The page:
Division of Power
Framers favored a stronger national govt but made states vital components.


-Equal representation in the Senate
-Responsible both state and national elections
-Gaurenteed continuation of each state (no chopping up states)

National Government

Protect states against violence and invasions
Supremacy Clause
Supreme Law of the land:
1. The Constitution
2. Treaties
3. Laws of national govt
Tenth Amendment
Set boundaries of the national govt powers
States usually lose in challenging the Federal government
Federal Courts can order states to obey the Constitution or federal laws and treaties.
McCulloch v Maryland
Created national bank, Maryland tried to tax it, saying power to create bank not in Constitution.
SC ruled of supremecy of national govt, and that Congress had certain implied powers in addition to enumerated powers. Necessary and Proper Clause.
Gibbons v. Ogden (commerce)
Established broad interpretation of commerce power.

New York wanted to build a waterway between NY and NJ, but Chief Justice Marshall ruled that Congress had power to control any sort of commercial activity occurring between states. Widely expanded Congress powers.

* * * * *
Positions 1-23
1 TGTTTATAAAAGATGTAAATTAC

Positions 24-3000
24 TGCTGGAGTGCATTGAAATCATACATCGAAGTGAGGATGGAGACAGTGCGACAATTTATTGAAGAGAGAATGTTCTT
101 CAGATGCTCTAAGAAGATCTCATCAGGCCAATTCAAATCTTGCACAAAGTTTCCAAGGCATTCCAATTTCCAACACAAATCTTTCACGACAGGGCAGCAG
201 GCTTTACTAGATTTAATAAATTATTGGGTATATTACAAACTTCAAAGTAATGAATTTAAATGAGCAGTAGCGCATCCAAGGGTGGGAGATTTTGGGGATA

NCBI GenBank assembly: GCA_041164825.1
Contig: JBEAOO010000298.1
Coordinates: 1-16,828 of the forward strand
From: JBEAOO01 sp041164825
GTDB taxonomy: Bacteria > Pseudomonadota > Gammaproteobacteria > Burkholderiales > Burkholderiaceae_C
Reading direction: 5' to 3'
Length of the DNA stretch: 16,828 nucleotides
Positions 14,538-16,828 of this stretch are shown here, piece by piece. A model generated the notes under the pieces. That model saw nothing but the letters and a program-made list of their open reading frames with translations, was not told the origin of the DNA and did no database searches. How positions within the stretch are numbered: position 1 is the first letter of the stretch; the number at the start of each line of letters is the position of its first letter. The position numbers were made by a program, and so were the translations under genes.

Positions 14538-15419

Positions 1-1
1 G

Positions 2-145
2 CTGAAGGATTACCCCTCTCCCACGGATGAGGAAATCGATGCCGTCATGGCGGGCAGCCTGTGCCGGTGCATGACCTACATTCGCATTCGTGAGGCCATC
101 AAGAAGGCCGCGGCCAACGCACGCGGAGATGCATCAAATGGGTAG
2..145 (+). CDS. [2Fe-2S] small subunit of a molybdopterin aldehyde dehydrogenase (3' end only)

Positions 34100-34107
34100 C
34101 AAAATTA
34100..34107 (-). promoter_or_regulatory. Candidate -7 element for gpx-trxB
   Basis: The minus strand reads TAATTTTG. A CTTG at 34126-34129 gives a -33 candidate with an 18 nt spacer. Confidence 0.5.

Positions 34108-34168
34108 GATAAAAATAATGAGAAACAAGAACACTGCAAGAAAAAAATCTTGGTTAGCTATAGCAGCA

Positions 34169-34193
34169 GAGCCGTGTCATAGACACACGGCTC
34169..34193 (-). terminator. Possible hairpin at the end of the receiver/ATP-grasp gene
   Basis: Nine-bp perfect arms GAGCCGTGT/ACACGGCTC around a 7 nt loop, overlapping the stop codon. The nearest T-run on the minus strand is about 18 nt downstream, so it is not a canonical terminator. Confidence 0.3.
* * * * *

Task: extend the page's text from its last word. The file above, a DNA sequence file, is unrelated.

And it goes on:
Restricting commerce power of national govt
US v. Lopez (No guns in school), US v. Morrison (beating women), Gonzales v. Raich (medical marijuana)
Civil War
Struggle between state and national govt. Winning asserted national government over the states' claim of sovereignty.
Integration of all-White School
George Wallace resisted, yet federal government enacted policies to end segregation.
Full Faith and Credit
All states give full faith and credit to the public acts, records, and civil judicial proceedings of every other state.
Criminal offender is surrendered by one state to officials of the state in which the crime is alleged to have been committed.
Privileges and Immunities
Accords citizens of each state most of the privileges of citizens of other states.
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